by nathan oster
PEAKS to Conga showed no signs of letting up in its ninth year, setting records for the number of bicyclists making the long trek from Cody to Shell as well as in money generated by this year’s fundraiser
Organizer Laurie Stoelk said 127 cyclists participated in the fully-supported ride, that there were no issues of any kind on the highway and that she expects the event to clear about $33,000 after all expenses are paid.
“It just keeps getting better,” Stoelk said.
Outside of the ride itself, Shell was the epicenter of all the activities.
Yoga sessions and massages were offered in the park.
Food trucks lined the streets, offering pizza and Mexican food.
For the kids, there was a petting zoo. And face painting.
Dinner was served by the Shell Community Hall, which was raising money for operations and maintenance. Afterward attendees cut a rug, dancing to the music of Emily Nenni and her band who had made the trip from Nashville.
Stoelk said she was pleased with the turnout and offered kudos to a number of agencies for their help with the bike ride. She said WYDOT cleaned the road beforehand and put up signs warning motorist that there were bikers on the road; the Greybull Police Department spent the morning directing cyclists on the north end of town, directing cyclists to the walk path; the Wyoming Highway Patrol and the Big Horn County Sheriff’s Office assigned officers to the route and an ambulance from Cody Regional Health followed the cyclists all the way to Shell.
“It was so great to have all that support,” she said.
Stoelk said there are special stories that come out of the ride every year.
Jimmy Butz, a native of Basin now residing in Cody, finished the ride again this year. One of the nation’s “wounded warriors,” he has an artificial leg and his determination to complete what he starts and overcome obstacles is an inspiration riders and spectators alike.
Stoelk said the first rider to reach Shell on Saturday morning spent no time celebrating his achievement. He simply turned his bike around and began his journey back to Cody. “Pretty hardcore,” she laughed, speculating that he may be training for a marathon.
The generosity of the community continues to make all the difference for PEAKS. The Eagles donated $10,000 to the cause. Several people in the Greybull and Shell areas made significant contributions as well. Peter DeCabooter of The Hideout donated all of the money that was generated by the yard sale that day in the Shell Store and paid the entry fee for several of his employees to participate in the ride and enjoy the dinner and concert.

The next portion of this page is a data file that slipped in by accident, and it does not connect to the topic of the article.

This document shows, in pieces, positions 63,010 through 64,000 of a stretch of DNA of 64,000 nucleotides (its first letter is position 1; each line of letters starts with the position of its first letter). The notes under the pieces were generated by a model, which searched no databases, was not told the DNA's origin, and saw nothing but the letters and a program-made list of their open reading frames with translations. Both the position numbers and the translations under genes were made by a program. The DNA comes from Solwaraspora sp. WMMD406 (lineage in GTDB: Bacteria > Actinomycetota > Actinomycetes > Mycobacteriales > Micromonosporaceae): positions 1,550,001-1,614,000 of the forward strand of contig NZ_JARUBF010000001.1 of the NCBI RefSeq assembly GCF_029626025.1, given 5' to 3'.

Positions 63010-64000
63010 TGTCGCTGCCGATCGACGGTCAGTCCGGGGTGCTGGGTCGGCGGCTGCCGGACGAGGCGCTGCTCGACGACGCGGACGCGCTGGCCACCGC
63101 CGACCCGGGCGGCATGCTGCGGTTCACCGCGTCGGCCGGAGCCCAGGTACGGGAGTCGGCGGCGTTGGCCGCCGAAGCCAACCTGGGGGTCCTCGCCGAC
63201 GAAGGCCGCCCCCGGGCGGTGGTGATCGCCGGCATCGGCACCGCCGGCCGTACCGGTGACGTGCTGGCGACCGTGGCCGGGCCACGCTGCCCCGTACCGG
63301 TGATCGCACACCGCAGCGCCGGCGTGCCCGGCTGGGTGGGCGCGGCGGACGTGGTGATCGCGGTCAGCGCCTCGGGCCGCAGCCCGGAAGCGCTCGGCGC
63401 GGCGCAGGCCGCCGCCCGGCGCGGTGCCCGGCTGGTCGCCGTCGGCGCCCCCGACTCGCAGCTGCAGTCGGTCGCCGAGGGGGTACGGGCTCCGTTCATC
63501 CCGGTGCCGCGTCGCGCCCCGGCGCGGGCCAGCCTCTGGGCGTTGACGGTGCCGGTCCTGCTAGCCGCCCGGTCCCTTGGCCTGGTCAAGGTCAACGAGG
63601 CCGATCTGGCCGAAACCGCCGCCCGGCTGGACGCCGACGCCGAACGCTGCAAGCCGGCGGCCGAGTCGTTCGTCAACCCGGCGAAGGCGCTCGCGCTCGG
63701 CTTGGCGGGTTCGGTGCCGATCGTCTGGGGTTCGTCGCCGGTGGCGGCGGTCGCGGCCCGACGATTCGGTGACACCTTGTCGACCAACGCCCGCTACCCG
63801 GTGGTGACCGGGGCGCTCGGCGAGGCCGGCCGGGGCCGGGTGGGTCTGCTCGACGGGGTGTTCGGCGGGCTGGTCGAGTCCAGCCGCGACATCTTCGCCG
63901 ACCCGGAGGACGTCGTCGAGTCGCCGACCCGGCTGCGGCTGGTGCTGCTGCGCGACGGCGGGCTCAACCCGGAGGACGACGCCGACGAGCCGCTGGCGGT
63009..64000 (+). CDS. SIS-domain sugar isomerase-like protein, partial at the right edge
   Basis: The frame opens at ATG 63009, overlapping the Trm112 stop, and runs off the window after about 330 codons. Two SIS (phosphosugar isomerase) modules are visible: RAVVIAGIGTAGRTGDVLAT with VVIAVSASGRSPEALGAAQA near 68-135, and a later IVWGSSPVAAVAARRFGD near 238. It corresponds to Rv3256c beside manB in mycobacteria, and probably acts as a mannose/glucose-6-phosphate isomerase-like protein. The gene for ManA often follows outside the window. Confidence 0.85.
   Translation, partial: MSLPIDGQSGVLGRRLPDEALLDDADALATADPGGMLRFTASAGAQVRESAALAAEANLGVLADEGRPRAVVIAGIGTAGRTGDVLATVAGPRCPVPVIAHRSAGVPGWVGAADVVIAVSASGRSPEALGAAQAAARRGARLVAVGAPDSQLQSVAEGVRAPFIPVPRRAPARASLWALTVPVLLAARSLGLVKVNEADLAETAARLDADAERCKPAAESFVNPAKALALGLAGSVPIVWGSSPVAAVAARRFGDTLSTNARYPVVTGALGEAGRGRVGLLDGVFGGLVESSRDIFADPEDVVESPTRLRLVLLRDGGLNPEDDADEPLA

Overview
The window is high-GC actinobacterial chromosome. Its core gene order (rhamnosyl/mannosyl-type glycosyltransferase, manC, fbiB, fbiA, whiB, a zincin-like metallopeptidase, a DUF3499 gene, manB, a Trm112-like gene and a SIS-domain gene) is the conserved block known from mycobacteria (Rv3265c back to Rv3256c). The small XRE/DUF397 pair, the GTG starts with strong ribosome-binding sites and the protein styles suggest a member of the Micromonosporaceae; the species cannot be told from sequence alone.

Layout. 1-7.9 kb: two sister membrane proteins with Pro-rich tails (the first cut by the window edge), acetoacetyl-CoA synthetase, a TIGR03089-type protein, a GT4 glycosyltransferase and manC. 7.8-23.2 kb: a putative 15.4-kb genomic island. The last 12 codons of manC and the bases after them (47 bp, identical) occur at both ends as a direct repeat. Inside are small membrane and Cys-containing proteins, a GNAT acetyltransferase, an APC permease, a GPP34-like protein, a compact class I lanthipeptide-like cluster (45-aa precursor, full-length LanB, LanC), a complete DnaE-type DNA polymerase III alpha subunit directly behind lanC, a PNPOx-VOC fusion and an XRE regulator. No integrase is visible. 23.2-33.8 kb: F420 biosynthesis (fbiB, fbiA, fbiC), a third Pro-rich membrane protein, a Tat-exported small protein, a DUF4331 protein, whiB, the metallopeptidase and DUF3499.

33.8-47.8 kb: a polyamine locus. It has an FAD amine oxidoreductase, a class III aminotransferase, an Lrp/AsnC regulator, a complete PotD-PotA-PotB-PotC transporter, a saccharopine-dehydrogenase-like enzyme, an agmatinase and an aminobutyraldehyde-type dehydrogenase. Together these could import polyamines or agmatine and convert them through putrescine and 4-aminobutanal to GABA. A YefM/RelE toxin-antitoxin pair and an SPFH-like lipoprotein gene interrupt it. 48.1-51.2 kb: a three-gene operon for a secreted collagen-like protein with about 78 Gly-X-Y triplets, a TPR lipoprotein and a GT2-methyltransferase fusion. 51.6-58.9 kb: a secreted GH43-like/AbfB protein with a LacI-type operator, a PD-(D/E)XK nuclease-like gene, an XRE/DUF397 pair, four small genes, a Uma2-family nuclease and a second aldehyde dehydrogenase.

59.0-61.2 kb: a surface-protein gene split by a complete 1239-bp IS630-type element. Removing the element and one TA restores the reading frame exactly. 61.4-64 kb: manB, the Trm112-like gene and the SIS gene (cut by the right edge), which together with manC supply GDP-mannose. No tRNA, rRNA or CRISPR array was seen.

Stoelk said there are riders every year who share stories about what the event means to them. One particularly touching one this year came from Tara Kuipers of Cody. It was the eighth year she’s participated — but the first since she lost her father to cancer this past March.
“For seven years, my reason for doing the ride wasn’t about cancer; it was about the recreation, the challenge, and the fun,” she wrote this week in a Facebook post. “Raising funds for patients and families impacted by cancer was a nice feel-good side benefit, but it wasn’t my main motivation.”
“I’ve known plenty of people impacted by cancer over the years; we all have. But this year it hit home for me – literally. Over Christmas, my father was sick with what we thought and hoped was pneumonia. In early January he was diagnosed with Stage 4 lung cancer that had already spread to his lymph system, liver and bones. In February, after several radiation treatments, he entered hospice care. In early March, he lost his battle with this awful disease.
“For seven years, I’ve pedaled these 68 miles taking in the scenery, sharing time with other riders along the way, stopping for breaks at the aid stations, and feeling the pride of accomplishment when I reached the end.
“This year, the miles were the same but my perspective was entirely new. I rode every one of those 68 miles with my dad on my mind, and on my heart. I thought about his love, his wit and his overwhelmingly kind heart. I thought about the way he lived and, sadly, the way he died. I thought about all the ways my family has been supported and loved and lifted up over the past several months.
“And, I thought about the promise and possibility of actually, truly “Kicking Cancer to the Curb” — it motivates me and inspires me more than I ever thought it could.
Stoelk said the date has already been set for PEAKS to Conga X: June 20, 2020.